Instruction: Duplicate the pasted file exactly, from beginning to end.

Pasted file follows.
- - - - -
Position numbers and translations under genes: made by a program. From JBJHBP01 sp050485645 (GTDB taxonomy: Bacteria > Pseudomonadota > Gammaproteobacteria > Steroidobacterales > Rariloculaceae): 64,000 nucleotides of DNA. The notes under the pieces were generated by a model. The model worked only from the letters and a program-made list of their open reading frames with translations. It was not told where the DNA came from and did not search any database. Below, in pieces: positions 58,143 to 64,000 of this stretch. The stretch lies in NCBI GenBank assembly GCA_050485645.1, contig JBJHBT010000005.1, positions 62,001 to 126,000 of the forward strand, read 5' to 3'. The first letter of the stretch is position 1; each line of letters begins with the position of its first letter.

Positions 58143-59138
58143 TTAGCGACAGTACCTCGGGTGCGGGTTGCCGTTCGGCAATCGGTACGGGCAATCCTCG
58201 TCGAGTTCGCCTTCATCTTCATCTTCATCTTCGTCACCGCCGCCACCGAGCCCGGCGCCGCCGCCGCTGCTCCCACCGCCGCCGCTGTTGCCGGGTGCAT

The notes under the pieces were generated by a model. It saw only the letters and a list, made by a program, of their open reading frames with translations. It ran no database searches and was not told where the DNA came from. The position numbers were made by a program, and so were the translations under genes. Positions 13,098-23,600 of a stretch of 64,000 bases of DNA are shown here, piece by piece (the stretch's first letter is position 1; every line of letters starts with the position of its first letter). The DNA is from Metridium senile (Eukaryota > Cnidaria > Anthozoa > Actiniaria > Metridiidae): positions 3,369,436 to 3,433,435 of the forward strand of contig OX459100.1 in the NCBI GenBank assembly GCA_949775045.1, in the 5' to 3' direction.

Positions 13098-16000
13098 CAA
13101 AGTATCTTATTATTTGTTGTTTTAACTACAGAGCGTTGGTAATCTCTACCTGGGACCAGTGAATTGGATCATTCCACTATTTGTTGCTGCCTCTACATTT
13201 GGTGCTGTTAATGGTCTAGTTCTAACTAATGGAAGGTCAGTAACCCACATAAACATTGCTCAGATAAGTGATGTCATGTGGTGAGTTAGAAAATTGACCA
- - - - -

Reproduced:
Position numbers and translations under genes: made by a program. From JBJHBP01 sp050485645 (GTDB taxonomy: Bacteria > Pseudomonadota > Gammaproteobacteria > Steroidobacterales > Rariloculaceae): 64,000 nucleotides of DNA. The notes under the pieces were generated by a model. The model worked only from the letters and a program-made list of their open reading frames with translations. It was not told where the DNA came from and did not search any database. Below, in pieces: positions 58,143 to 64,000 of this stretch. The stretch lies in NCBI GenBank assembly GCA_050485645.1, contig JBJHBT010000005.1, positions 62,001 to 126,000 of the forward strand, read 5' to 3'. The first letter of the stretch is position 1; each line of letters begins with the position of its first letter.

Positions 58143-59138
58143 TTAGCGACAGTACCTCGGGTGCGGGTTGCCGTTCGGCAATCGGTACGGGCAATCCTCG
58201 TCGAGTTCGCCTTCATCTTCATCTTCATCTTCGTCACCGCCGCCACCGAGCCCGGCGCCGCCGCCGCTGCTCCCACCGCCGCCGCTGTTGCCGGGTGCAT

The notes under the pieces were generated by a model. It saw only the letters and a list, made by a program, of their open reading frames with translations. It ran no database searches and was not told where the DNA came from. The position numbers were made by a program, and so were the translations under genes. Positions 13,098-23,600 of a stretch of 64,000 bases of DNA are shown here, piece by piece (the stretch's first letter is position 1; every line of letters starts with the position of its first letter). The DNA is from Metridium senile (Eukaryota > Cnidaria > Anthozoa > Actiniaria > Metridiidae): positions 3,369,436 to 3,433,435 of the forward strand of contig OX459100.1 in the NCBI GenBank assembly GCA_949775045.1, in the 5' to 3' direction.

Positions 13098-16000
13098 CAA
13101 AGTATCTTATTATTTGTTGTTTTAACTACAGAGCGTTGGTAATCTCTACCTGGGACCAGTGAATTGGATCATTCCACTATTTGTTGCTGCCTCTACATTT
13201 GGTGCTGTTAATGGTCTAGTTCTAACTAATGGAAGGTCAGTAACCCACATAAACATTGCTCAGATAAGTGATGTCATGTGGTGAGTTAGAAAATTGACCA